“What’s this topic doing on a yoga blog?” you may well ask yourself. Online tutoring is “the other thing” I do on top of writing and editing. It’s an interesting sideline; the explosion of digital resources for both teachers and students has enabled a revolution in the way people learn. I know there are yoga teachers and other educators in the YFL community; I offer these thoughts with them in mind.
Excellent online tutoring sessions rarely “just happen.” As with any other field of endeavor, the online tutor needs a well-defined strategy to succeed.
I was thinking today about strategies that have proven particularly useful to my own online tutoring. I came up with five; and here they are!
1) Determine immediately whether or not you’re an expert in the subject at hand.
If it turns out that the specific sub-specialty of the subject the student is studying lies outside your experience and training, don’t be afraid to say so. You’ll be saving both yourself and the client a frustrating experience if you readily admit that she might be better served by another tutor. You’ll also be building your personal and professional credibility.
2) Remember that you’re there to help the student do the assignment well, not to do it for her.
It’s all too easy to look at an assignment and say, “Oh, here’s how you do that.” Before you know it, you’ve quite nearly completed the paper for the student, and that’s not your job. Your tasks are to provide tools, ask questions, suggest resources and otherwise stimulate creative thinking in your student.
3) Use the Socratic Method.
This is my method of choice in any tutoring session, for child or adult, online or offline. With this approach, you pose leading questions to the student in the hopes of eliciting creative and deep thinking. Often the questions can be more or less tangential to the actual assignment.
For instance, I tutor in the Humanities, and most of my students are doing graduate work in Philosophy. I’ve been known to start off a session by asking a philosophical question that may have no immediately obvious connection to the present assignment. If the assignment is to write a thesis on the philosophy of ethics in the 20th century, I might ask, “How would you say Nietzsche’s concept of right and wrong contrasts and compares to that of Plato?” This kind of query sets the student’s mental machinery in motion; before long, she is able to think clearly about all the 20th century ethical philosophy she has studied to date.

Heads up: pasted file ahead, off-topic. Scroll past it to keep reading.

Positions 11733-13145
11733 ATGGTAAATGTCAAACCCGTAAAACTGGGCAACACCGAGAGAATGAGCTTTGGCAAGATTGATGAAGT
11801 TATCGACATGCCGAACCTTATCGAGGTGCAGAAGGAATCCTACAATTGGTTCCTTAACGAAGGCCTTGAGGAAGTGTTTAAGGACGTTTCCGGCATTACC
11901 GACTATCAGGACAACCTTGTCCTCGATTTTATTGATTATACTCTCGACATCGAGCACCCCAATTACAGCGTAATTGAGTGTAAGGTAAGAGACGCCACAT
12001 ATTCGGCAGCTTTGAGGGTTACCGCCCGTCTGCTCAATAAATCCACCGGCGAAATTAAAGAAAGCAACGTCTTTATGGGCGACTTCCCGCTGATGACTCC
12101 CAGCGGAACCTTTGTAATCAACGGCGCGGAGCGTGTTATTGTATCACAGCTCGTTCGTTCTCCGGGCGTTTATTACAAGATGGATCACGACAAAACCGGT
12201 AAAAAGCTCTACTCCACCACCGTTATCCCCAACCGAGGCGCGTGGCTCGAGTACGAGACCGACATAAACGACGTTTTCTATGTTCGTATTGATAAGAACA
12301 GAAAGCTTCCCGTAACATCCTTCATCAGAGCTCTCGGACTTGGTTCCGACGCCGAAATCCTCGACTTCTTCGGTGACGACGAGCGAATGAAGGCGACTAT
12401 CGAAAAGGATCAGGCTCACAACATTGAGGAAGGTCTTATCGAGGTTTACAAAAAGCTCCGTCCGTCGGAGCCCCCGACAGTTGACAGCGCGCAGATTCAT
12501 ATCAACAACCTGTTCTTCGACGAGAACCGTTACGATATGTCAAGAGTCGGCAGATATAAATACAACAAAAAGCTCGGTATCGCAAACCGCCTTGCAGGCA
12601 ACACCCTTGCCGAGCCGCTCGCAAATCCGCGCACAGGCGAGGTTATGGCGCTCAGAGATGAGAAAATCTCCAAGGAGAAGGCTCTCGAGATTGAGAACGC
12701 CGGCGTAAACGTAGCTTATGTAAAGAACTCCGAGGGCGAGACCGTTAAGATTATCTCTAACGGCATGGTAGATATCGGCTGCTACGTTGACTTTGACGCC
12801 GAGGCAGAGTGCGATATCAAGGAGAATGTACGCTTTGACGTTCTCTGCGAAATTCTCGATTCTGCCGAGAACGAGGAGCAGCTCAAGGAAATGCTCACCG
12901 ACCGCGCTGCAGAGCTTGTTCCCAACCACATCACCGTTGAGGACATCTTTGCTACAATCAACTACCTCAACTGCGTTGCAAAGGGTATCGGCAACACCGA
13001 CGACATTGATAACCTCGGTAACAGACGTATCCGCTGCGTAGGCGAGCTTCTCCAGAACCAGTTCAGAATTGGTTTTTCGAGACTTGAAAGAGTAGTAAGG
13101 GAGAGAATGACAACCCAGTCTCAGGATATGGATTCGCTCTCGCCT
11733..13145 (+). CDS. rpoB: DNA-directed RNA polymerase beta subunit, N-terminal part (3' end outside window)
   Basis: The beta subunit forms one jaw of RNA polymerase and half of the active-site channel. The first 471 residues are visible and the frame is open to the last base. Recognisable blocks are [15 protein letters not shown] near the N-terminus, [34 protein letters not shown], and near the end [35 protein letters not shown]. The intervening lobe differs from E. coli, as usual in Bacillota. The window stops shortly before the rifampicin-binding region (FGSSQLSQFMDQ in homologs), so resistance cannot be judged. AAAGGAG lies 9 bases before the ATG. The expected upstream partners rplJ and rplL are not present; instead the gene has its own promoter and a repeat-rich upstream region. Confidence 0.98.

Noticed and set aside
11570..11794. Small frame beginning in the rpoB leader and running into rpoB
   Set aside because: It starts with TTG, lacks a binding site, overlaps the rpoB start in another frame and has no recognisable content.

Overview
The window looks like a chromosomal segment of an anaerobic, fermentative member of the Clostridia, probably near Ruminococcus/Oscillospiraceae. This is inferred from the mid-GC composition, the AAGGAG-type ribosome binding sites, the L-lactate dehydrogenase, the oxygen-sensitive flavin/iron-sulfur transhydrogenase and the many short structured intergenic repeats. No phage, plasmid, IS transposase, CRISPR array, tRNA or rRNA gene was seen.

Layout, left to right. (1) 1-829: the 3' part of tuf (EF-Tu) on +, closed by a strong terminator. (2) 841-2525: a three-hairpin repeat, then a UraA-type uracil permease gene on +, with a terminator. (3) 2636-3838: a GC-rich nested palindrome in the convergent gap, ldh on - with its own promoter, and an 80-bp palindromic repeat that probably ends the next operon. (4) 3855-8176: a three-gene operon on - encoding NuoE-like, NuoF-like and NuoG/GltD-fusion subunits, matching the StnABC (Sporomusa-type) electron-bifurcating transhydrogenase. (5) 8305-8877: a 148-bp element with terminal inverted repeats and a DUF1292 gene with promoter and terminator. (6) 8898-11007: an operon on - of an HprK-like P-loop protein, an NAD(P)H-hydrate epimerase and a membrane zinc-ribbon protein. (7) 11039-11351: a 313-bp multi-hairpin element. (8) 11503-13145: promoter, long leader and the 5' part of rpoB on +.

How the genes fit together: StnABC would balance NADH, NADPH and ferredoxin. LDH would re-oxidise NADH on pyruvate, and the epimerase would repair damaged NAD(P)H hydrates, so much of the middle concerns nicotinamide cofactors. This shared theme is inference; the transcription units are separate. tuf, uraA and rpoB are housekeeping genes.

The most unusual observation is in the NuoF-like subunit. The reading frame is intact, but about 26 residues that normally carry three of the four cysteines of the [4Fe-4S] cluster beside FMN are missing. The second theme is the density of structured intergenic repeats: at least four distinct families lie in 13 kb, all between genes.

4) Provide lots of hyperlinks.
Another trick to stimulating creative thinking and enabling mastery of an assignment is to provide numerous online sources of reference material. After you’ve read your student’s assignment and gotten a sense of her point of departure, do real-time searches for pertinent links that might shed light on things. Since the sheer volume of information about a given subject is virtually unlimited in the online environment, you may quickly come across scholarly articles or blog posts that your student hasn’t yet encountered. This creates an atmosphere in which the tutor is positing sources of ideas that may be of value to the student, and in which the student is making real-time comparisons of new information with research she’s already done. More than once, I’ve had a Humanities student say something like “Thanks for those links; they really did the trick!”
5) Keep the links to your core reference library a click away at all times.
Whether you teach Mathematics, Computer Literacy, or (like me) the Humanities, you should be able to “put your finger on” the classic reference texts at a moment’s notice. My own desktop library includes The AP Stylebook, The New Harvard Dictionary of Music, Roget’s Desk Thesaurus, Magee’s Story of Philosophy, and many others (I also have their digital counterparts on my electronic desktop). If you have to spend time searching for these references, they’re in the wrong place!
These five strategies have proven invaluable to my online tutorials. I hope they will be useful to other tutors and educators as well.